OPINION – It’s tempting to look down our noses at how the ancient Romans could have failed to notice their empire rotting and collapsing around them.
While we enjoy the luxury of hindsight, it’s not like the warnings weren’t there for the Romans to notice. How could they have been so inattentive?
Historian Edward Gibbon in his exhaustive “History of the Decline and Fall of the Roman Empire” pointed to five key symptoms that Roman culture was deteriorating:
- Concern with displaying affluence instead of building wealth
- Obsession with sex and perversions of sex
- Art becomes freakish and sensationalistic instead of creative and original
- Widening disparity between very rich and very poor
- Increased demand to live off the state
If this list causes a bit of discomfort at the recognition of its parallels with modern America that simply means you’re paying attention.
Doubtless, there were Roman citizens who recognized the increasing debt, the civic decay, and the growing disorder of their empire. Too many Romans, however, were focused on bread and circuses that were meant to keep them distracted.
In our time, the bread and circuses are just as real but the forms they take aren’t always as garish and easy to identify.
Reality TV, professional sports, and pop culture are the obvious distractions. Anyone who has read Edward Bernays’ book “Propaganda,” will be familiar with the institutional manipulation of public opinion. Bernays vividly described how the few could exercise power over the masses when he wrote:
In almost every act of our daily lives, whether in the sphere of politics or business, in our social conduct or our ethical thinking, we are dominated by the relatively small number of persons…who understand the mental processes and social patterns of the masses. It is they who pull the wires which control the public mind.
However, the distractions that tend to do the greatest damage are subtler. They serve not only to distract us, but also to divide us.
One tactic that is being used to great effect in our day is the use of polarization.
A perfect example of the industry of polarization can be seen in the current campaign to force the Washington Redskins to change the name of their professional football team. The U.S. Patent Office last week canceled six of the registered trademarks of the Washington Redskins on the grounds that they are disparaging to Native Americans. This alone won’t force the Redskins to change their name, but it does ramp up the pressure to do so.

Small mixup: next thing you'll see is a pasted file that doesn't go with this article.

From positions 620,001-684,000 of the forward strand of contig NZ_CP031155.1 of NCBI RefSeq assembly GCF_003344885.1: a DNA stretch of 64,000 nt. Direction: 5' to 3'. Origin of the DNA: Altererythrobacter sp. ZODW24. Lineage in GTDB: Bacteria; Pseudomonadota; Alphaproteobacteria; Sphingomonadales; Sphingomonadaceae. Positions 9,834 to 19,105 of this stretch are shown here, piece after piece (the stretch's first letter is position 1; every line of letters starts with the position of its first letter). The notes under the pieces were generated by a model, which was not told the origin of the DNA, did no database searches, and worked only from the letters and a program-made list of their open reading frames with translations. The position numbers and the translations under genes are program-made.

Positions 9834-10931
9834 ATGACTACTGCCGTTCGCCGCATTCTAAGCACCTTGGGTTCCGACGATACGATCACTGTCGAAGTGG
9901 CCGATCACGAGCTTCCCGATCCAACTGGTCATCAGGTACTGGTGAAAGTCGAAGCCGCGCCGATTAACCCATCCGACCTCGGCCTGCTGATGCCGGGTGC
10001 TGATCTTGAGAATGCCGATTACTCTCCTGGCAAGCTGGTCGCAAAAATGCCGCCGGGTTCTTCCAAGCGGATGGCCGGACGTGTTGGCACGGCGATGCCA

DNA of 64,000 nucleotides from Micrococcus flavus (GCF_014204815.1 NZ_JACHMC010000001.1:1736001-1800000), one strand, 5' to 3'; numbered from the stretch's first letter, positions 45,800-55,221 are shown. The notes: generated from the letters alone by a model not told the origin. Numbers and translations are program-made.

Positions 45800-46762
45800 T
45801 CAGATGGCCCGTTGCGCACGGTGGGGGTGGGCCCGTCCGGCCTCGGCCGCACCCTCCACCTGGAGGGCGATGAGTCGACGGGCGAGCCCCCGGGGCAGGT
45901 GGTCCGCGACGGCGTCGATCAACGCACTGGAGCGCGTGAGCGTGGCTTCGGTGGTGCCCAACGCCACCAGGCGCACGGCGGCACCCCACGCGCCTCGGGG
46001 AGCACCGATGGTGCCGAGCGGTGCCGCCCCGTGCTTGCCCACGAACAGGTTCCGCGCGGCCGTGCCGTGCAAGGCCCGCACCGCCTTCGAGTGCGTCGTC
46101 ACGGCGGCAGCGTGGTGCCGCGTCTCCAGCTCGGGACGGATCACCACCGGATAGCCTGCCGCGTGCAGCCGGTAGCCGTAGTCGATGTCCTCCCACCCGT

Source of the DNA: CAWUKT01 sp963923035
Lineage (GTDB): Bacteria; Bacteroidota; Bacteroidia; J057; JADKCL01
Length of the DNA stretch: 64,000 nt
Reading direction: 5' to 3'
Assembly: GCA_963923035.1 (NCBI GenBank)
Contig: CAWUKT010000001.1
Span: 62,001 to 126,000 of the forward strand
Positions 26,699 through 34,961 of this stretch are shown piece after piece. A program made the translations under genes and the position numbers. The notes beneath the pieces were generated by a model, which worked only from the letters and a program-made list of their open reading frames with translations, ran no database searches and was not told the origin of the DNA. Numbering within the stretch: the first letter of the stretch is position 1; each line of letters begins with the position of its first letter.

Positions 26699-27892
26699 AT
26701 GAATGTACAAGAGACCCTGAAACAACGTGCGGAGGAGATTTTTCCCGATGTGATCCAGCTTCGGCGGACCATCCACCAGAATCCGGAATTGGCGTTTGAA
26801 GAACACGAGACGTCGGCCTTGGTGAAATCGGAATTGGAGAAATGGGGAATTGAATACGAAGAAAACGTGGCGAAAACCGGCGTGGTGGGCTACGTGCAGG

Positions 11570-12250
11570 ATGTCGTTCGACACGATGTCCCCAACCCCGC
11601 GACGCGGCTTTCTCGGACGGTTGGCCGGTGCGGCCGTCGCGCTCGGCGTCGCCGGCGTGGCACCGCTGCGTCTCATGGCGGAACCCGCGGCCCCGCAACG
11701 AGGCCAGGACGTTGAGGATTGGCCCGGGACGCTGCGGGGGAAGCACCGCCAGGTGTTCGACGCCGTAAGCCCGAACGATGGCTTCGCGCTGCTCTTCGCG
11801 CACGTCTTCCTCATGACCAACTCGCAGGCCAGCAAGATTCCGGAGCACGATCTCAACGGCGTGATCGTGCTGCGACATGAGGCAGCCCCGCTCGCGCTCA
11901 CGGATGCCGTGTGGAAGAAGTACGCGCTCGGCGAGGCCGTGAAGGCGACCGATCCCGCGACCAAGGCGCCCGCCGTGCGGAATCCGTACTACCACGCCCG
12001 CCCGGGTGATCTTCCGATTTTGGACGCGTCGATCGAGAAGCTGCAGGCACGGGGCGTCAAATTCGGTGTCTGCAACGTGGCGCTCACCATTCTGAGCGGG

Taking her cue from the guardians of approved opinion, one MSNBC host went so far as to refuse to say the name of the team and to warn viewers that the upcoming story contained a “racial slur.” No doubt our fragile psyches would have fallen apart like a soup sandwich had we not been warned in advance how to feel.
The beauty of this polarization technique is that it doesn’t have to be based in reality. “Redskin” as an epithet hasn’t been used since the days of B-movie westerns. It’s an issue that virtually no one has cared about throughout the 82-year history of the Washington football team.
This crusade isn’t about righting an actual wrong.
It’s about encouraging people to divide up into camps as quickly as possible and then goading them to support their side with as much vigor as they can muster. The Jesse Jacksons and Al Sharptons of the world have pioneered this practice of creating a polarizing cause and then rising to the top of it to collect money and votes.
Now it’s being utilized by a growing number of advocacy groups that are intent upon controlling others into conformity through guilt and shame. They lack the persuasiveness to make a rational case in the court of public opinion, so they opt for feigned outrage and accusations of insensitivity.
The twisted version of diversity they’re aiming for is a society of people who look different but think exactly alike.
“Thoughtcrime” was a term coined by George Orwell his novel “1984” to describe the serious offense of thinking beyond what was allowed. To this end, certain words were forbidden so the people could only think what those in power wanted them to think.
In our day, this manipulation of language is serving the purpose of training us to think only in approved terms while simultaneously preventing us from uniting on the most important issues.
Given some of the historical warning signs of increasing debt, civic decay, and global instability around us, we can’t afford to be distracted by things that really don’t matter.
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Bryan Hyde is a news commentator and co-host of the Perspectives talk show on Fox News 1450 AM 93.1 FM. The opinions stated in this article are his and not representative of St. George News.
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